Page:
I was so excited a few months ago when the Lilacs in our neighborhood burst forth in an explosion of fragrance and purple beauty, albeit a month or so early. Everything this spring seems to have come super early. Honestly though, after the rainy winter we had here in the Northwest, I'm not complaining.
That said, I was a little unprepared for the spring bounty. Luckily, I managed to pick a crap ton of Lilacs while they were still blooming, and for several weeks they filled the house with their sweet fragrance and petite purple petals.
With so many Lilacs around, I needed to find a way to capture their beautiful fragrance and preserve it for a while. I made some Lilac Syrup for cocktails, which was delicious, but I decided I'd also make a liqueur with them as well. I figured it would last longer than syrup and likely the flavors would be more intense as well. I've made liqueurs before, but never with flowers, so this was a new challenge for me.
Normally when making a liqueur with fruit, you don't need to worry so much about how intense the flavor gets, but with flowers, they can turn bitter very quickly, so timing is everything.
I stumbled upon a recipe online for Lilac Liqueur which I modified to suit my own needs. You can find my recipe here, which I used to make a Lilac Ramos Gin Fizz. Having made liqueur before with fruits, I enjoy using some brandy in mine, not just vodka. It preserves the fruit flavor while, unlike vodka, adds a bit of its own complexity to the mix. As I couldn't find the Spanish Brandy I like to use when making my liqueurs, I ended up using Pisco Capurro instead, which added some other lovely floral notes and complexity to the liqueur which I was really pleased with.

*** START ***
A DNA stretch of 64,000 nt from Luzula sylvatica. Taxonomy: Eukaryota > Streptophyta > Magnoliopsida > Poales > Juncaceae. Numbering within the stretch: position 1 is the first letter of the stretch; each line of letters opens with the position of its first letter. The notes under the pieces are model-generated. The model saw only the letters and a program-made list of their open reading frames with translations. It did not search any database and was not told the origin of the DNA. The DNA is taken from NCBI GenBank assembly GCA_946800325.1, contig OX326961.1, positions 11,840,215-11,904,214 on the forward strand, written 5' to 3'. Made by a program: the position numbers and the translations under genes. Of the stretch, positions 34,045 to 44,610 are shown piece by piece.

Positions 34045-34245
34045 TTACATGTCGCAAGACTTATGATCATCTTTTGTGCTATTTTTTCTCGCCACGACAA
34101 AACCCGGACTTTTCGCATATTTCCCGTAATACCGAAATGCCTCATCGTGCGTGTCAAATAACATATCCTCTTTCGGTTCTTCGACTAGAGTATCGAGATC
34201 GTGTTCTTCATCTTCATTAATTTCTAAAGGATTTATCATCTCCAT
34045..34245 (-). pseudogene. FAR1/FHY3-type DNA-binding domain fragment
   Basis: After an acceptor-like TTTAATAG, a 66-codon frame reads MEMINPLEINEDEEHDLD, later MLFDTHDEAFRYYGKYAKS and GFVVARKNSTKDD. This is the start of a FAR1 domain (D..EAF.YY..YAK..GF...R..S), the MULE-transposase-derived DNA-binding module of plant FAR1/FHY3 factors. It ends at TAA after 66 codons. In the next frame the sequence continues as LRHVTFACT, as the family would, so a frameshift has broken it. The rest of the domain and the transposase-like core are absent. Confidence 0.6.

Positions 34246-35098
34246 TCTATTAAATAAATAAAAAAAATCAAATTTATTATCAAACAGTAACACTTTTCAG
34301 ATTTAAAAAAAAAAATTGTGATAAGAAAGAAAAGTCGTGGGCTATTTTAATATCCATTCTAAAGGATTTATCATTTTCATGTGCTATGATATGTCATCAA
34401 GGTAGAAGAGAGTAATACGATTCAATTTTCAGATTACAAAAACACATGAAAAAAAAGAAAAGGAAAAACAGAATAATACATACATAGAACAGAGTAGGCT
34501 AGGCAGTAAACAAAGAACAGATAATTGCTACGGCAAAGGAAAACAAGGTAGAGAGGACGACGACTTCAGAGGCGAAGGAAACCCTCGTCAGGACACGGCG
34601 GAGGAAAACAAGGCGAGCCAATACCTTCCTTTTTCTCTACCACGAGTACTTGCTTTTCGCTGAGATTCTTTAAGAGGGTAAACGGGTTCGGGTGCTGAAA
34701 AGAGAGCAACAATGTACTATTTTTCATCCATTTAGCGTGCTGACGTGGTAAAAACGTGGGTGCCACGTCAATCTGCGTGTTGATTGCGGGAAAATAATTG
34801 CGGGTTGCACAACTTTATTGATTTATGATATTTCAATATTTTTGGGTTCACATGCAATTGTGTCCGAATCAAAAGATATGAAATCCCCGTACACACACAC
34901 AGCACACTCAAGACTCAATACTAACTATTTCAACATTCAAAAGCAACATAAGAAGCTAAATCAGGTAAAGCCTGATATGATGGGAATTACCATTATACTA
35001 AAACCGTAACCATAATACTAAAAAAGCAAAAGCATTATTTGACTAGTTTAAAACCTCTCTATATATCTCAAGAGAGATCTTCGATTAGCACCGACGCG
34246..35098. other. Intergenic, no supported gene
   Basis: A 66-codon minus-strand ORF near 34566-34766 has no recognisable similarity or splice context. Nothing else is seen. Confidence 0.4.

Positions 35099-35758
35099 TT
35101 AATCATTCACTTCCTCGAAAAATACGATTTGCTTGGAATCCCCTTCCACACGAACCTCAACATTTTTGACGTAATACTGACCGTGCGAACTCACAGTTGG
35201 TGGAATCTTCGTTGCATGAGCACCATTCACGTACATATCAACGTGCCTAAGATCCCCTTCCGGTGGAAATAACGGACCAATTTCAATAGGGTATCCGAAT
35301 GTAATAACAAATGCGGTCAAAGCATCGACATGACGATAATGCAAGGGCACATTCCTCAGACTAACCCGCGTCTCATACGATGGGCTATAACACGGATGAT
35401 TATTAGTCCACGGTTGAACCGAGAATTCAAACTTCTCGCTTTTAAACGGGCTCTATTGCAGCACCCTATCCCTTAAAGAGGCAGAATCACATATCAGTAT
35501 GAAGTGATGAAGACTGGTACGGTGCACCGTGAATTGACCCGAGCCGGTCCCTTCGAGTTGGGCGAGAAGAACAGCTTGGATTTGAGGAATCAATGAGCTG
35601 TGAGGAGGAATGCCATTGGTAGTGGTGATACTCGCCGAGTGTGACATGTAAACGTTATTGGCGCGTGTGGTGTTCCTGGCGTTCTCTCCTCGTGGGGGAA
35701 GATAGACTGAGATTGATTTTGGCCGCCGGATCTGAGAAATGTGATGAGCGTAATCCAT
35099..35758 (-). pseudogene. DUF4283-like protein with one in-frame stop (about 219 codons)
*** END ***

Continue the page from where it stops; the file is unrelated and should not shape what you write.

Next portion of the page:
The standard Sidecar recipe calls for Cognac, Lemon Juice, and Orange Liqueur (usually Cointreau) and a sugared rim. So in this drink I decided to sub in the Lilac Liqueur instead of the Orange and see what happened. What I got was a very floral drink with both the Lilac notes and those from the Pisco I used for the Liqueur. This cocktail is not subtle, but I kind of like that. I makes you stand up and take notice of all those pretty Lilac aromas and flavors, and that's exactly what I was hoping for. I hope you'll give it a try at home if you are lucky enough to still have some Lilacs blossoming in your yard, or your neighbors. Don't worry, I won't tell if you "borrow" some of theirs.
- 1 1/2 oz Cognac
- 3/4 oz Meyer Lemon Juice (Regular lemon juice is fine if you can't find any Meyers)
- 3/4 oz Lilac Liqueur
Add ingredients to a cocktail shaker and shake with cracked ice. Strain into a chilled cocktail glass which has been rimmed with a lemon wedge and then dipped in fine sugar. Pro Tip: Get extra fancy and throw some Lilac petals in your sugar for your glass rim.